'Fear factor' among older people needing to attend Cork Emergency Departments

Dr John Sheehan, of Blackpool Bridge Surgery, has admitted that doctors are finding it challenging to persuade people to attend hospitals for further treatment due to the high numbers of patients being recorded on trolleys in recent weeks.
'Fear factor' among older people needing to attend Cork Emergency Departments

Dr John Sheehan, of Blackpool Bridge Surgery, has admitted that doctors are finding it challenging to persuade people to attend hospitals for further treatment due to the high numbers of patients being recorded on trolleys in recent weeks. Picture: Jim Coughlan.

A GP has said there is a “fear factor” surrounding attending Emergency Departments (ED) in Cork, especially among older people, as many are afraid they will end up on a trolley for a couple of days.

Dr John Sheehan, of Blackpool Bridge Surgery, has admitted that doctors are finding it challenging to persuade people to attend hospitals for further treatment due to the high numbers of patients being recorded on trolleys in recent weeks.

Dr Sheehan, who is also a Fianna Fáil councillor, said older people especially don’t want to go to EDs, adding that there is a fear factor.

“It is very hard sometimes to persuade people who are unwell to go into hospital. You can totally understand why. That is our biggest challenge. They think they could be on a trolley for a couple of days.

“There is a fear factor. They are afraid their family mightn’t be able to come visit.

“If you are sick you need to be seen. That is the bottom line,” Dr Sheehan continued.

“You might be waiting, but you will be seen. I would much rather see a person or have them ring than have them worrying at home if should they go or should they not go.”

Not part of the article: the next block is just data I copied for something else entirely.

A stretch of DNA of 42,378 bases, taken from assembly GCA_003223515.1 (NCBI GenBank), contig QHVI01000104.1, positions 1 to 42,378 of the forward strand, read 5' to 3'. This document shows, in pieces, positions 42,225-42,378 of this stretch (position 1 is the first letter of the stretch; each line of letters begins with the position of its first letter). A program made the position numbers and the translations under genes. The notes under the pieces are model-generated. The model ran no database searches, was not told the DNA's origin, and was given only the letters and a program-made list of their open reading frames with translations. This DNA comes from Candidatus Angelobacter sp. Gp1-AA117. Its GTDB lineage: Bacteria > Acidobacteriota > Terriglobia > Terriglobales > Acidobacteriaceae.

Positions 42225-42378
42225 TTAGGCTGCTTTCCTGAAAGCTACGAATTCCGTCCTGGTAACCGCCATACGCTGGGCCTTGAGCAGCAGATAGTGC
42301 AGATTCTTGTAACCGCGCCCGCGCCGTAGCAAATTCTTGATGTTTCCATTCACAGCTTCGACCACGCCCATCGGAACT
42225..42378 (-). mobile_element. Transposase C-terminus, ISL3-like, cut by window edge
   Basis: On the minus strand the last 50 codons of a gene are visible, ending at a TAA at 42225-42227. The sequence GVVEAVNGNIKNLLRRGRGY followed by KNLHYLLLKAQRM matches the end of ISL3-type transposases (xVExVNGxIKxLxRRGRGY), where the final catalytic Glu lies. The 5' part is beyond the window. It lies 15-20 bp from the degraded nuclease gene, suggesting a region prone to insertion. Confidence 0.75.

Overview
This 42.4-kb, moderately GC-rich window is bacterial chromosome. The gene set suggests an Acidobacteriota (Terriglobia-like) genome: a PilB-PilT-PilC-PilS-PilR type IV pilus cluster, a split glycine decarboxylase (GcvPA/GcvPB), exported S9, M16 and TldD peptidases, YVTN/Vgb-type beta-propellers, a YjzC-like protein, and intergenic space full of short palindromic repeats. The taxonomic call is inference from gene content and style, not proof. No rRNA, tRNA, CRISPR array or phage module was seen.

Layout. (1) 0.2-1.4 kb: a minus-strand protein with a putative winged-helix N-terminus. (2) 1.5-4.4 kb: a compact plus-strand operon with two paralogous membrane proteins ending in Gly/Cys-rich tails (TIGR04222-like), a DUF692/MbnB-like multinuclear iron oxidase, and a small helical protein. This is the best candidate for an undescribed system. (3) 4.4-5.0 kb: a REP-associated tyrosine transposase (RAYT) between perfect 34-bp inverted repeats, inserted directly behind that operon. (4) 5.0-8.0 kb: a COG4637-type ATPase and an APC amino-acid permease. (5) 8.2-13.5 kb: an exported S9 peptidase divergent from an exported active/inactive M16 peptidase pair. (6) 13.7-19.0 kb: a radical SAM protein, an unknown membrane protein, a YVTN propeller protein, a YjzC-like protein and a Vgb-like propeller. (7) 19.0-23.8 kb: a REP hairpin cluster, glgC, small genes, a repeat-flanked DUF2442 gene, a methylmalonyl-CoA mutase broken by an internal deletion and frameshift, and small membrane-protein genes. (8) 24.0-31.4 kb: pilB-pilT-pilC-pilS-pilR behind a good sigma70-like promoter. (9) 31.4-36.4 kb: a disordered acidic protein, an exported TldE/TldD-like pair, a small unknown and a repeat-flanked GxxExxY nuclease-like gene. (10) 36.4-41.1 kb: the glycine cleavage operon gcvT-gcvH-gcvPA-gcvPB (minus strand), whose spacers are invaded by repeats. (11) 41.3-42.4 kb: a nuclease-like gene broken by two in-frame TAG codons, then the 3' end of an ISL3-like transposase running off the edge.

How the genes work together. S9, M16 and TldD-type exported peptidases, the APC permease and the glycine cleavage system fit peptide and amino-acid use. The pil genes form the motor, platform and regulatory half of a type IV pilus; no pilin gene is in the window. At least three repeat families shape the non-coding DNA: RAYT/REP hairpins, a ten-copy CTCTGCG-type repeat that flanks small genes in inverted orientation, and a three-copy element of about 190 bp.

“The main advice is if you are feeling sick, have a temperature or are coughing is to avoid visiting elderly relatives and be mindful as you don’t want them getting sick.”

Dr Sheehan said the festive season saw a huge volume of calls which were mainly flu, respiratory and Covid.

“It was very busy particularly in SouthDoc. There was a huge volume of calls. It was mainly viral and illnesses, flu, and a bit of Covid. It was mainly phone calls with Covid. People are very responsible and doing antigen tests. During the pandemic we really didn’t see flus or respiratory virus’ so now children are being exposed to these things for the first time. We are getting the equivalent of a couple of years’ worth of stuff all coming up together.

“The two biggest groups were the young children and elderly. Most adults when they get these viral infections, they know they are sick, but they usually can manage it themselves. They just rest up. 

"For younger children people are more concerned about their feeding and older people have underlying illness.”

Meanwhile, Bantry-based GP Dr Paul O’Sullivan echoed Dr Sheehan’s sentiments on how busy the festive season was for medical practitioners.

“It has been an extremely busy Christmas period. The vast majority of cases were respiratory with a couple of Covid cases. My colleagues in the city have been overwhelmed with calls. This will be par for the course for the next few weeks. It can be busy in winter time” he said.

“The majority of people we can steer away from hospital,” Dr O’Sullivan said. “We will get the few cases which are very severe, and they will end up in hospital. They need somewhere to go but the service is overwhelmed. The service can’t cope.” Dr O’Sullivan said some people are forgetting the rules of washing hands and wearing a mask.

“A lot of people have forgotten what happened over the last three years. I can count on one hand the number of people wearing masks and people are congregating and socialising. We are paying the price for it now,” he said.

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